VB News Desk: Facts About the Flu
Posted on 10/15/19 by Laura Snider
Here in North America, October through May is flu season. If you’ve ever had the flu, you know firsthand how unpleasant it can be—aches, fever, chills, a runny nose. Yuck.
For most of us, a few miserable days is all we have to go through, but the flu can be life-threatening for populations such as the elderly, young children, and people with certain chronic illnesses.
Fortunately, there’s a lot we can do as a society to help prevent the spread of this disease, from remembering to wash our hands and cover coughs and sneezes to heading to a doctor’s office or pharmacy to get a flu shot.
So here are five facts about the viruses that cause the flu, how it spreads, and what we can do to keep it in check.
1. Seasonal flu is caused by Influenza A and B viruses.
Though we talk about the flu as if it’s just one virus, it is actually caused by several different types and subtypes of influenza viruses. Technically, there are A, B, C, and D types of influenza, but the A and B types are the ones responsible for the seasonal flu. Influenza C generally causes only mild respiratory symptoms, and influenza D viruses affect cows rather than people.
Influenza A viruses are divided into subtypes based on the hemagglutinin (H) and neuraminidase (N) proteins found on their surface. The two influenza A subtypes we usually see in humans are influenza A (H1N1) and influenza A (H3N2). You may remember the swine flu pandemic in 2009. The swine flu was a new influenza A (H1N1) virus that hadn’t previously been seen in humans. “2009 H1N1” has since joined the ranks of human flu viruses.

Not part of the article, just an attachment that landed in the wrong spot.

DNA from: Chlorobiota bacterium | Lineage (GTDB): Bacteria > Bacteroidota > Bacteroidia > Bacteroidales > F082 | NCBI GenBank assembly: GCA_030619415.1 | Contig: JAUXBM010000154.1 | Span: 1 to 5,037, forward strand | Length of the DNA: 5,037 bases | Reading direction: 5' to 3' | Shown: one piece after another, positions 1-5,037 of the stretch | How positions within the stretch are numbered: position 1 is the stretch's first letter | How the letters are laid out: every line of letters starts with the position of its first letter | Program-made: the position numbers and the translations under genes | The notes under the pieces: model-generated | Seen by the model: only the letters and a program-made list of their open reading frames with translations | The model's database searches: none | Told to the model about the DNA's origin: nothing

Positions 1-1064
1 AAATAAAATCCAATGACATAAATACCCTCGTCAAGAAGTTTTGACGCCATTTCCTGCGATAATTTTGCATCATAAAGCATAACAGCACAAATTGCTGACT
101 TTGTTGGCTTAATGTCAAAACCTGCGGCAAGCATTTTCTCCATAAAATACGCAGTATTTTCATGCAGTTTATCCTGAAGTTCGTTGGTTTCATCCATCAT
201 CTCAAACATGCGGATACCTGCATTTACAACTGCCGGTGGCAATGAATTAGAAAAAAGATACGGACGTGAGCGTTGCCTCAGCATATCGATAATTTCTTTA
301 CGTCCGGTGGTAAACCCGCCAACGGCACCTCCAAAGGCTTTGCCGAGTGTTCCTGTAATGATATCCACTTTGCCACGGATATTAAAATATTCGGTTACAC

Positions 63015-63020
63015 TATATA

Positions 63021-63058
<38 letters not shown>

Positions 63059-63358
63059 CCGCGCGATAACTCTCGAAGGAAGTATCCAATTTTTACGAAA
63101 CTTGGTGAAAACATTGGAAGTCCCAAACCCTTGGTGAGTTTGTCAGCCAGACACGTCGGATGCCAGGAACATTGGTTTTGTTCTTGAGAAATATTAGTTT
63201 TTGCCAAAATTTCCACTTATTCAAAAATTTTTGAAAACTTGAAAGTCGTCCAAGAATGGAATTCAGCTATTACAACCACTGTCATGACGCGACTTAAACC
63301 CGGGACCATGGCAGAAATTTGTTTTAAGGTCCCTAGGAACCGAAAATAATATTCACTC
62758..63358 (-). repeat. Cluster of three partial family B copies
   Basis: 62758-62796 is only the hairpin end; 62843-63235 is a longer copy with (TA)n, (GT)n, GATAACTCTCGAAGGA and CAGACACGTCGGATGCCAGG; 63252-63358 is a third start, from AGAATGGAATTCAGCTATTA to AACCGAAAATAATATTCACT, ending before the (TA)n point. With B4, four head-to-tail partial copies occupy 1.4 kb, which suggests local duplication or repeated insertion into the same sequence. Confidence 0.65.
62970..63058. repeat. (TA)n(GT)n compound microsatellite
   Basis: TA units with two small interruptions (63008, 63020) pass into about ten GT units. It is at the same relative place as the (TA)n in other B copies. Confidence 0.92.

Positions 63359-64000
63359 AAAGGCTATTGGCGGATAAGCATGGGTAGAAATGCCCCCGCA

Illustration of an influenza virus and its surface proteins. Image courtesy of cdc.gov.
Influenza B viruses don’t have the subtypes that the A viruses do, but they do have lineages and strains. The influenza B viruses that are currently circulating belong to either the B/Yamagata or B/Victoria lineage.
2. You're most contagious three to four days after symptoms appear.
Someone with the flu can be contagious from 1 day before symptoms appear to 5–7 days after symptoms begin. Children can remain contagious even longer.
When someone with the flu coughs, sneezes, or even speaks, they expel tiny droplets that contain the virus. If these droplets make contact with someone’s nose or mouth, they can spread the flu to that person. Similarly, you can get the flu by touching surfaces where the virus is present and then touching your mouth, nose, or eyes.
Gesundheit! Animation of sneezing from A&P.
For these reasons, covering coughs and sneezes with your elbow or upper arm and making sure to wash your hands are both good ways to help curb the spread of the flu. Avoiding touching your mouth, nose, and eyes is also generally a good idea.
If you can, keep your distance from people who are sick, and if you have the flu, make sure not to get up in other people's faces. In fact, it’s best to stay home from work or school (and other places where you see lots of people) if possible when you’ve got the flu—it both helps you get some much-needed rest and limits your contact with other people.
3. The flu can lead to some nasty complications.
As if the flu wasn’t bad enough on its own, it can cause a number of unpleasant and potentially deadly complications. These can be especially dangerous for young children, pregnant women, the elderly, and individuals who have chronic health conditions.